Currently, I am researching into the Imperial Diet of Japan during the Meiji Era. It has been established by historians that the House of Representatives were granted some form of power, such as the control of the budget which allowed them to use it as a form of leverage against the House and Peers and the Emperor, and also the ability to turn down bills proposed by House of Peers. However, I could not find any instances where they actually exercised that power. Would be greatly appreciated if someone could provide any instances where they did, with references. Thank you!
Context: The Meiji period refers to Emperor Meiji's reign, from 1868 to 1912. The Japanese parliament is now known as the National Diet - a bicameral legislative body. During the Meiji era, the parliament was known as Imperial Diet (帝国議会 Teikoku-gikai). The House of Representative is the lower body.
The early years after the creation of the Imperial Diet in 1890 is occasionally known as the "rise of political parties" because of significant political struggles due to many factions controlling the Diet. There are many reasons for this political infighting at the Diet during this initial period, but a principal one was the fact that the government of the day was controlled by the powerful Meiji oligarchy, a remnant of the Tokugawa shogunate.
Did the House of Representatives during Meiji Era exercise their powers? ... the House of Representatives were granted some form of power, such as the control of the budget which allowed them to use it as a form of leverage against the House and Peers and the Emperor, and also the ability to turn down bills proposed by House of Peers. However, I could not find any instances where they actually exercised that power.
Yes, they did. Endlessly. Between the Representatives and House of Peers, though not always in concert, they obstructed the government (nominally representing the Emperor) on many instances.
As just one instance, I will refer to a proposal to increase land tax during Matsukata's second term (1896 – 1898) as Prime Minister (emphasis mine):
The Second Matsukata Cabinet and The Land Increase Question
We saw (earlier) how at the launching of the post-war reconstruction plan Matsukata, the Minister of Finance, affirmed that land tax would not be increased. When we reached the eleventh Diet, however, two years later, the same Matsukata resolved to increase land tax, and as a result lost the confidence of the House of Representative and was forced to tender the the resignation of his government.
Note: Matsukata also held the finance portfolio during his second term.
Source: Banno, J. "The Establishment of the Japanese Constitutional System" (Nissan Institute/Routledge Japanese Studies), 1995, p. 123.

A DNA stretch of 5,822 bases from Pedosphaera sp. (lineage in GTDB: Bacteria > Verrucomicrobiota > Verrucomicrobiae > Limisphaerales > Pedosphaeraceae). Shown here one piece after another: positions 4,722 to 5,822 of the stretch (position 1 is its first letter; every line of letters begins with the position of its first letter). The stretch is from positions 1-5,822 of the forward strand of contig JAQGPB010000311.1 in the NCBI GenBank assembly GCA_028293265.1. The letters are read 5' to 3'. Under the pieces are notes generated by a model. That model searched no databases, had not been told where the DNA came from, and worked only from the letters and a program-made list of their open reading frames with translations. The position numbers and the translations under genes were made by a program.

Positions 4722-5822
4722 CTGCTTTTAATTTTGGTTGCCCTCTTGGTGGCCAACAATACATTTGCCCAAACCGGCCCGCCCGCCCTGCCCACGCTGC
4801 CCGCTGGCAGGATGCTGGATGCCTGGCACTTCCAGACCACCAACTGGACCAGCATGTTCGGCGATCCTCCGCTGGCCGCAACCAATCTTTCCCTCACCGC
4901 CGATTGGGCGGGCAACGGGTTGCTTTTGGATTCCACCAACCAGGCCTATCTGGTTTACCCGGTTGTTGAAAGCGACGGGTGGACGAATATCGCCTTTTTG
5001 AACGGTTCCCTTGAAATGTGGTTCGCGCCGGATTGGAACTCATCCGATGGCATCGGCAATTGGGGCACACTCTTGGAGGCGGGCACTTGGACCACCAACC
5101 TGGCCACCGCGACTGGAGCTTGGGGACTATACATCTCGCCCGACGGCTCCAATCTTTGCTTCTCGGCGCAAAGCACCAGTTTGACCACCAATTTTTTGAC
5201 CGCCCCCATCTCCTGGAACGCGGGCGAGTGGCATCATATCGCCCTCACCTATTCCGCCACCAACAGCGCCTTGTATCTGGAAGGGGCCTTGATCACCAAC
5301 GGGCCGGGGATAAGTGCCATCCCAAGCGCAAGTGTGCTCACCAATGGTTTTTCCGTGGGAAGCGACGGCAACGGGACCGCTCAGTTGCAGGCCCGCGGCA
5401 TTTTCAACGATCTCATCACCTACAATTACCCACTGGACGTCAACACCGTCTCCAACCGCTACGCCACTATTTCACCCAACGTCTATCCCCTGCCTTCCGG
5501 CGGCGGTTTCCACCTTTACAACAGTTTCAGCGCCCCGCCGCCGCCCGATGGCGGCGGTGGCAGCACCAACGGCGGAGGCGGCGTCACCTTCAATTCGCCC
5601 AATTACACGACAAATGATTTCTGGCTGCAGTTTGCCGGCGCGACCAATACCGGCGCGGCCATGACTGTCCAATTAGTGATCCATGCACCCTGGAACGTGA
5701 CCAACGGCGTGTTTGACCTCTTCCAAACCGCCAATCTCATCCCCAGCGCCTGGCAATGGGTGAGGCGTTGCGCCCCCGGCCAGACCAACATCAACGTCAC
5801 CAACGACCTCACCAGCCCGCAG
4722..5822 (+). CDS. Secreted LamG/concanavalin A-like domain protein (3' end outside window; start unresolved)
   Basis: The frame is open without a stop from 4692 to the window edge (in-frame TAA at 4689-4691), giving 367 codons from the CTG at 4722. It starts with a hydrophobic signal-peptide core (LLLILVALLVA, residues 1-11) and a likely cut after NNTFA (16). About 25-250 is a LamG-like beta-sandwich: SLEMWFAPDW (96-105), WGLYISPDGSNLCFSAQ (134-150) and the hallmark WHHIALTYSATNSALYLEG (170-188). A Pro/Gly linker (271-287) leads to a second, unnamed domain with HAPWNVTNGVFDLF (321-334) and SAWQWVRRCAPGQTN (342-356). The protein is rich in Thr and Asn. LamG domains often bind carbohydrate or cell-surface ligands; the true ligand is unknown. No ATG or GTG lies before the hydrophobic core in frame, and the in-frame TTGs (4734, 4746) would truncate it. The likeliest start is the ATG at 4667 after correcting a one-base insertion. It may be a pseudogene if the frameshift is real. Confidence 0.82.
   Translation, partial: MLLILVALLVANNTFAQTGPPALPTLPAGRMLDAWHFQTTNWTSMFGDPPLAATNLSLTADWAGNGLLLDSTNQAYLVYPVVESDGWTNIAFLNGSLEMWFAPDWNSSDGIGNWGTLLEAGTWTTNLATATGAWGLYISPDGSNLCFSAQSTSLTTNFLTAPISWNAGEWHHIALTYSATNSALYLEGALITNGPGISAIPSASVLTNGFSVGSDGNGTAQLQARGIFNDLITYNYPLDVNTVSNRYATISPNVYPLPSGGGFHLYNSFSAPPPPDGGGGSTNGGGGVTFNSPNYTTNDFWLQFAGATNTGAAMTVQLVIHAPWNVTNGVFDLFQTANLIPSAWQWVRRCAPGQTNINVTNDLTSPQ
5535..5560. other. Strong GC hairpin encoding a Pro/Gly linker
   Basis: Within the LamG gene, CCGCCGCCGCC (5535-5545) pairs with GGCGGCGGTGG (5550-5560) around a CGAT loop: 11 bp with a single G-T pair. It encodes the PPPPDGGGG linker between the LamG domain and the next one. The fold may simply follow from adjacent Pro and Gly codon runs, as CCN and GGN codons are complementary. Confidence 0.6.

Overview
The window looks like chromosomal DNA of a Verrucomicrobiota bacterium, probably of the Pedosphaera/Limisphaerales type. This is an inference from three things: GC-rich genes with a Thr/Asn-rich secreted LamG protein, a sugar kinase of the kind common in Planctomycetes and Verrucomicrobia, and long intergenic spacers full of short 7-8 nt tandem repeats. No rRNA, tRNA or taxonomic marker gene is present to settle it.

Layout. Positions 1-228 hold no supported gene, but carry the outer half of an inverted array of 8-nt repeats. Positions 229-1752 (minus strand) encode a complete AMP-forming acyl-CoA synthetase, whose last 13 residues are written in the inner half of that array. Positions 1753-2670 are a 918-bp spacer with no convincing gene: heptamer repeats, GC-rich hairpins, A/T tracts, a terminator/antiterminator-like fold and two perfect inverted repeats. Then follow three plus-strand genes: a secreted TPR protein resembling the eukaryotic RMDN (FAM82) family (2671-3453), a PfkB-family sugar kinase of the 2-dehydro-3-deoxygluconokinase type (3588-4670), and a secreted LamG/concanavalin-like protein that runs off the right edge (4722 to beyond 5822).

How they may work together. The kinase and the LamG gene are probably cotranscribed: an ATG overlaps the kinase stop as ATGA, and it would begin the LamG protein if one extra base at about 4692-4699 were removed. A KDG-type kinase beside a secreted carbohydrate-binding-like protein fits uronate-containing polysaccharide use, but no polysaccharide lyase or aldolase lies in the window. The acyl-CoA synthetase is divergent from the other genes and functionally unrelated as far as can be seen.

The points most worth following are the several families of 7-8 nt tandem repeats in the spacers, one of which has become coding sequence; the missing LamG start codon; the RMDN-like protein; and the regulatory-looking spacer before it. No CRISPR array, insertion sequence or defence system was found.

In short: yes.
Emperor Mutsuhito (posthumously known as Emperor Meiji) ascended to the throne at a very young age (14 years old) when his father Emperor Osahito (Kōmei) died unexpectedly of smallpox (aged 35 years). Note that due to differences between the Japanese calendar system, these ages are sometimes misreported.
As was the custom at the time, a young emperor ruled only in name. He likely performed most of his duties based on the recommendations of his advisers and cabinet. After all, these were also the regional leaders who played a role in restoring the Emperor to power and disbanding the shogunate. Notice that most of the major changes to Japan and the Japanese government occurred due to policies enacted during the early years of the “Meiji era” while the Emperor was still a teenager. It is widely accepted that Emperor Meiji ruled with a cabinet that played an important role in his new Western inspired government.
However it may be difficult to identify what specifically the cabinet did. The Japanese hold the Emperor in high regard and would attributed to many of the accomplishments during this period. This is especially since many of the changes implemented in what would have been a major upheaval at the time are now retrospectively seen as contributing to Japan becoming the industrialised regional power it is today. The few documents surviving contrary to this “great man of history” narrative are unlikely to have been translated by Japanese people into other languages.
Therefore it is unsurprising that specific examples of the cabinet executing their power are hard to verify. They likely played a major role in the “Meiji Restoration”. However, they may not have may not have to exercise their position directly as the young inexperienced Emperor would not have disputed the recommendations of the advisers that put him into power or made him popular with the Japanese people. Once taking their advice was showing results, he likely embraced their approach.